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Scholars make 9,000 corrections to James Joyce classic

Does the new edition of "Finnegans Wake" express or distort the author's intention?

Joycean scholar Senator David Norris expressed delight that the text of "Finnegans Wake" has been corrected, but was unsure that it would make it more accessible.

“The text is so dense,” he told the Irish Times. “It’s written in a dream language which is very far from the ordinary written English except for its syntax.”

Norris has campaigned to popularize the comic work by reading passages on Irish radio, treating the text as if it was meant to be listened to, just like the ballad from which it draws its inspiration. “It’s the kind of thing you have to hear,” he said.

Rose claimed the syntaxical coherence of the book has been fully restored to produce the first definitive edition of Joyce’s final masterpiece.

“I think that after 90 years of learning to read ‘Ulysses’ we can now learn to read ‘Finnegans Wake,'” he said.

The difference between "Finnegans Wake" and "Ulysses" is the difference between night and day, according to the author himself. “The action of ‘Ulysses’ was chiefly during the daytime, and the action of my new work takes place chiefly at night,” Joyce explained once in response to critics. “It’s natural things should not be so clear at night, isn’t it now?”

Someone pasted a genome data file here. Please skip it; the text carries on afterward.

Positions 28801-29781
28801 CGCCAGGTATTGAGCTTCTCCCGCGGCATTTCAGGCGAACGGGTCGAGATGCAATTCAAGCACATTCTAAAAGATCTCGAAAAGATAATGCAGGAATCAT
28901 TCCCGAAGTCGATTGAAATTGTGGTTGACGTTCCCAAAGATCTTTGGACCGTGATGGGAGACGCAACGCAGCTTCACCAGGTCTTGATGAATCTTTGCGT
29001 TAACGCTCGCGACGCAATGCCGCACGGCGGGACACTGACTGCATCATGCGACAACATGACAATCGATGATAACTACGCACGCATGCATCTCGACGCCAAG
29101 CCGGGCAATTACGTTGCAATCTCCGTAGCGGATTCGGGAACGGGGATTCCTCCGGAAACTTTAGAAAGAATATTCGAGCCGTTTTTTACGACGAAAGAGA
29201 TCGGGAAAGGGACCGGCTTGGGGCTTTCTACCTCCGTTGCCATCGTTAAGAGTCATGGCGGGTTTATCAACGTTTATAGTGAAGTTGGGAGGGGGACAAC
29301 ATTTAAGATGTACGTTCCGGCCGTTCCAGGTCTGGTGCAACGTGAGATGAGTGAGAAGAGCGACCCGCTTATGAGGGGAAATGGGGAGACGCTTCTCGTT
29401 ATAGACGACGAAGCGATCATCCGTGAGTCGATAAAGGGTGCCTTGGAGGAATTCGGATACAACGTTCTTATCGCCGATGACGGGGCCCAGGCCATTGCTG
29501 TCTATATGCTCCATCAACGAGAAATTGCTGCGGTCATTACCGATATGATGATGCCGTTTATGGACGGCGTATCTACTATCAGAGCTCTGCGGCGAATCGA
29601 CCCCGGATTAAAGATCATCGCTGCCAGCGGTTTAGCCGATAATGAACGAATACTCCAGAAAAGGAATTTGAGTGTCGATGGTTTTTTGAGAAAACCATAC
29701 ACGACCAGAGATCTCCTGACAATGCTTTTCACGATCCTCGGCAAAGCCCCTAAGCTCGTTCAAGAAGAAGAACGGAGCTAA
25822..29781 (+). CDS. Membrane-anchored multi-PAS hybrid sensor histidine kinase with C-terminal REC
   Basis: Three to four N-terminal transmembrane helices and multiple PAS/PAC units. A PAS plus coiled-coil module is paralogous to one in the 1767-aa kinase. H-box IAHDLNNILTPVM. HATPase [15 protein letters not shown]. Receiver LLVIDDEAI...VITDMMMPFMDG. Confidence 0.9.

One thousand copies of the new edition are being published by Houyhnhnm Press, 200 in black calf skin at 900 euros ($1,226) each and the remainder at 300 euros ($409) each. For those readers with less money but more patience and sense, Penguin will bring out a trade edition next year for about 20 euros ($27).

This article was updated to correct two misspellings of "Finnegans Wake."